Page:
Monday 23 May 2022

 A Virtual Writing Retreat

Back from a wonderful holiday in Madeira for the flower festival, I was very much in need of a boost to get back to novel four after not having written anything for a few weeks. Back in February, our Cariad Chapter held its first virtual writing retreat, led by our lovely Jessie Cahalin. We all agreed it was a huge success with members achieving what they'd planned to do. From a personal point of view, I felt I gained not just from the words written but in my state of mind regarding writing in general. I felt enthused again after some time in the doldrums and feeling a bit rubbish! When I knew we were going to spend another day with Jessie, I wondered if it would have the same motivating effect on me as the first one.

I'd spent the previous day mapping out some scenes in my character, Claudia's, viewpoint so that I would be ready to start writing straight away. Because the novel is another dual timeline and there are two stories, it's important for me to plan in some detail. That doesn't mean that things don't change and characters act and think in a way I wasn't expecting but for me the planning is important. I also decided to take on a Nano 'don't get it right, get it written' approach. It does mean more editing for me later but it helps me get fully immersed in the story. Each time I came across something that would need researching, I would insert a comment with notes of what was needed so that I didn't veer away from the writing. So, did it work out? How was the day for me?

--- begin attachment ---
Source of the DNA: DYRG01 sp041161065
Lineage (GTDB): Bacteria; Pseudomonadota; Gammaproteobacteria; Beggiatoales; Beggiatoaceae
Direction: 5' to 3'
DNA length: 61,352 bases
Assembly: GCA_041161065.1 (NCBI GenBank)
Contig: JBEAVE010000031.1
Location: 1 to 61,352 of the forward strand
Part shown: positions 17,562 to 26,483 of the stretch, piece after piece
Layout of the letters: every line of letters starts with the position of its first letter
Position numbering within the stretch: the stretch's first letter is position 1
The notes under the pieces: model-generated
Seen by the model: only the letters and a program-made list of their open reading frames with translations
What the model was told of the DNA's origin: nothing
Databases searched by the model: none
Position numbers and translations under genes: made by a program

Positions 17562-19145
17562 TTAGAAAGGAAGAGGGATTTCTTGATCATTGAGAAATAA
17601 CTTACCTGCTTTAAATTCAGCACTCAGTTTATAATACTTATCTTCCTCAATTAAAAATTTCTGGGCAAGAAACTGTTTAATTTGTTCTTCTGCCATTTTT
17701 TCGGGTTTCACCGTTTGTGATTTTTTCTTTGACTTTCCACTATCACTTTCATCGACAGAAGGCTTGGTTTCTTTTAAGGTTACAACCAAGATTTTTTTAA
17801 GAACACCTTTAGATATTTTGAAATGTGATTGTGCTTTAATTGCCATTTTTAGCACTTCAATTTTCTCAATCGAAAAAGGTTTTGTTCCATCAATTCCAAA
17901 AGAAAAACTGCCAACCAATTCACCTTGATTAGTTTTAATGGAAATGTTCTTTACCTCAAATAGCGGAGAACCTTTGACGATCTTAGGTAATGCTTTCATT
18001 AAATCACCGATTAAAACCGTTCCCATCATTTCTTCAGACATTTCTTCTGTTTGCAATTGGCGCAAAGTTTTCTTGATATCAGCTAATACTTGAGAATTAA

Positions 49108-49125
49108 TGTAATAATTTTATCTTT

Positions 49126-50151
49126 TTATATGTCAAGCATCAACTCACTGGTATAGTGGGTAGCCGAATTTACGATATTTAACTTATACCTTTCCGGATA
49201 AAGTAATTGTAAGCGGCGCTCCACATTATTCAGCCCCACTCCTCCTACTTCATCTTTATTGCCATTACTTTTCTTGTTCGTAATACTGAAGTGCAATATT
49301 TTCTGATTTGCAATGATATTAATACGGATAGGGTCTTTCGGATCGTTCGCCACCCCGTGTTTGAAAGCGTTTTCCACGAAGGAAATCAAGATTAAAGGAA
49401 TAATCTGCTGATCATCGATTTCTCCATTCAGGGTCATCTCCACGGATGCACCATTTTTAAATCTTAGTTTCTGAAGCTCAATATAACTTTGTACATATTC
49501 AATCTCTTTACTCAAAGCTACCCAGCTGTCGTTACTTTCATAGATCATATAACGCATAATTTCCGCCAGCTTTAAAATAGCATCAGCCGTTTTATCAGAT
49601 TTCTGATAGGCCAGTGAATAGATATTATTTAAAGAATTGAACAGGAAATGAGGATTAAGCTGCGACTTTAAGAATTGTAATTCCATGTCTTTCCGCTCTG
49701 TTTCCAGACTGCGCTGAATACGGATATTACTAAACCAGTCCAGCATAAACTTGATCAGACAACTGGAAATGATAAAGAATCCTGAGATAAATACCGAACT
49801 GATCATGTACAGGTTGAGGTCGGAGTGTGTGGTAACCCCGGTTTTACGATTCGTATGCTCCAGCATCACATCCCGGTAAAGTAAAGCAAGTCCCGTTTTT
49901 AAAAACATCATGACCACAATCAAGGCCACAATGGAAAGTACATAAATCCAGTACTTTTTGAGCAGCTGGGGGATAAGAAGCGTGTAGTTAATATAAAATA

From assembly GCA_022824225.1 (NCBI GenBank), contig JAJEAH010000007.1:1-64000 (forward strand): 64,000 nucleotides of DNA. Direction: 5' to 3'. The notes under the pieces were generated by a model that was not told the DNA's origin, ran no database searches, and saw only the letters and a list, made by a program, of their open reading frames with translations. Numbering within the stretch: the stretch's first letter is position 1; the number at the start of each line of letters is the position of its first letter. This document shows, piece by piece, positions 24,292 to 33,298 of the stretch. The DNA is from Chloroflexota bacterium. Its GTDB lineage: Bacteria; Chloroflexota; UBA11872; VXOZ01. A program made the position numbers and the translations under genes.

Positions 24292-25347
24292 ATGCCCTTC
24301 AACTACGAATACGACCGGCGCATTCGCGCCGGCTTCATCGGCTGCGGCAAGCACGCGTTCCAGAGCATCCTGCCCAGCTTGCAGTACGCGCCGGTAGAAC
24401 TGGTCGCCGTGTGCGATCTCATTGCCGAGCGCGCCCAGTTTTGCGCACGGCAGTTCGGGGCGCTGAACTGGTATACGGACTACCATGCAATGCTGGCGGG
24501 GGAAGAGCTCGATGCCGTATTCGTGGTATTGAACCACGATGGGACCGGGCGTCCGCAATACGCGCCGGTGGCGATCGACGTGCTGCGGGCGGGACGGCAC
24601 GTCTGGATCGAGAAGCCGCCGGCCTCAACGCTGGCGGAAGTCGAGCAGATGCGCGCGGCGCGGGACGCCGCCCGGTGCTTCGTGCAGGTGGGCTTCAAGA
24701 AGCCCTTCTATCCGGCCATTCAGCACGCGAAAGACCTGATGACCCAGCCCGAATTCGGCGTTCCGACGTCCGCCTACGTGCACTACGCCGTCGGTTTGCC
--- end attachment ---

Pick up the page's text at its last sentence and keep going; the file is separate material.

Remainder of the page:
On the morning of May 17th, we met together with Jessie via Zoom at 9am. and shared our plans for the day. I had no idea how many words I would write but as long as I moved the story on, I would be happy. Referring to my planned scenes proved invaluable. We met again at 12 noon to report progress before a lunch break and I was pleased to find I had written over 1300 words. By the close of the retreat at 5pm, my novel stood at 23,409 words after starting at 20,018. Not a huge amount for some writers but I was pleased I had stayed focused - no procrastination - and best of all, I'd enjoyed getting back in my characters' company again. A spin-off to the success of the day was that I continued writing each day afterwards. The WiP now has a working title, 'A Tale of Two Sisters'. I know that will probably change but having a title seems to make the manuscript more real as opposed to just calling it 'novel four'.

I reflected back on the day and asked myself why do retreat days work so well for me.? Here are some of my thoughts:

  • I've stated my plans for the day in front of my fellow writers
  • by setting aside uninterrupted time, I have no excuse to get distracted especially by social media
  • I write without researching or editing
  • knowing that others are writing at the same time and reporting back to each other at certain times is motivating
  • if I hit a character or plot problem, I'm able to discuss it with others in the group

I'm much more positive about the new novel now. It will need a lot of work, of course, but isn't that what writing a novel is all about? Since I last talked about the novel, I have booked a research trip with my daughter to Sicily. We are flying into Catania which we will use as a base for visiting places of interest in Taormina and Syracusa. By then, I hope to have researched where and what we want to see as it is only a five-day trip. I hope that when and if  'A Tale of Two Sisters' is published early next year, readers will be able to walk in the footsteps of 
the characters, taste the food and drink and experience the climate.

Thank you for reading. What do you think are the benefits of a virtual writing retreat? I'd love to hear your thoughts. Thank you.

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